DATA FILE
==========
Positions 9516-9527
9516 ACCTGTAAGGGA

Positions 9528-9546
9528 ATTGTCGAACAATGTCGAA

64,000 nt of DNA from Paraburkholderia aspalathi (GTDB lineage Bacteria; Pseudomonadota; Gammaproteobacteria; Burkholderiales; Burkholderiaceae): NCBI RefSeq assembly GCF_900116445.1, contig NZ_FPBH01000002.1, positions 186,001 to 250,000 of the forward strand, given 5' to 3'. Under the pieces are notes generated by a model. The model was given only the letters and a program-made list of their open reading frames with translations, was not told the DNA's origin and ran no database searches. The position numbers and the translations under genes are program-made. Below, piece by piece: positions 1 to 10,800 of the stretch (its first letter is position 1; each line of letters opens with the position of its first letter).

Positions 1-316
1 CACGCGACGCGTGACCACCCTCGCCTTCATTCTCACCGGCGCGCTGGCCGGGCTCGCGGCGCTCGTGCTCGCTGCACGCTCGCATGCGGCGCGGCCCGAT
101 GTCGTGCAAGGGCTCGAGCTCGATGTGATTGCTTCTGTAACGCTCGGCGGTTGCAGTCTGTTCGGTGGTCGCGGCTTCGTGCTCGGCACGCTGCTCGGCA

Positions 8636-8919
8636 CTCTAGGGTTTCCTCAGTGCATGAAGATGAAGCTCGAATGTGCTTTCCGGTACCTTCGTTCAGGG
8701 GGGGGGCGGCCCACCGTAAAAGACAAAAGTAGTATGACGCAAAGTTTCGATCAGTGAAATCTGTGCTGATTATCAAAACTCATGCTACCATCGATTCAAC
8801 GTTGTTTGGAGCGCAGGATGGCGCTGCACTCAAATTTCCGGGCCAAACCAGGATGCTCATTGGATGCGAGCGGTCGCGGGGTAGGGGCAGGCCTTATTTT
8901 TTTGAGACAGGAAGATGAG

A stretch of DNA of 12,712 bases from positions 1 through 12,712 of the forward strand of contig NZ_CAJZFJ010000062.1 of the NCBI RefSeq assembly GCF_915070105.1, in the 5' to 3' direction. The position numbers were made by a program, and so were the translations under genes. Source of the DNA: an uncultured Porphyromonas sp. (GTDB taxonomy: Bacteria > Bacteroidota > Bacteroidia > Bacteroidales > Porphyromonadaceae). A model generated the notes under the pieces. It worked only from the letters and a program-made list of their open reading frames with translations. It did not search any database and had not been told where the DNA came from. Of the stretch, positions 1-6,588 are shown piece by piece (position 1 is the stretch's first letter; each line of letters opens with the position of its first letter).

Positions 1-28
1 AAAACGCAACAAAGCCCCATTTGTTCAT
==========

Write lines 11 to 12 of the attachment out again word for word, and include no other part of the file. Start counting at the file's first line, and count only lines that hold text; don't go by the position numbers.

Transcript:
8701 GGGGGGCGGCCCACCGTAAAAGACAAAAGTAGTATGACGCAAAGTTTCGATCAGTGAAATCTGTGCTGATTATCAAAACTCATGCTACCATCGATTCAAC
8801 GTTGTTTGGAGCGCAGGATGGCGCTGCACTCAAATTTCCGGGCCAAACCAGGATGCTCATTGGATGCGAGCGGTCGCGGGGTAGGGGCAGGCCTTATTTT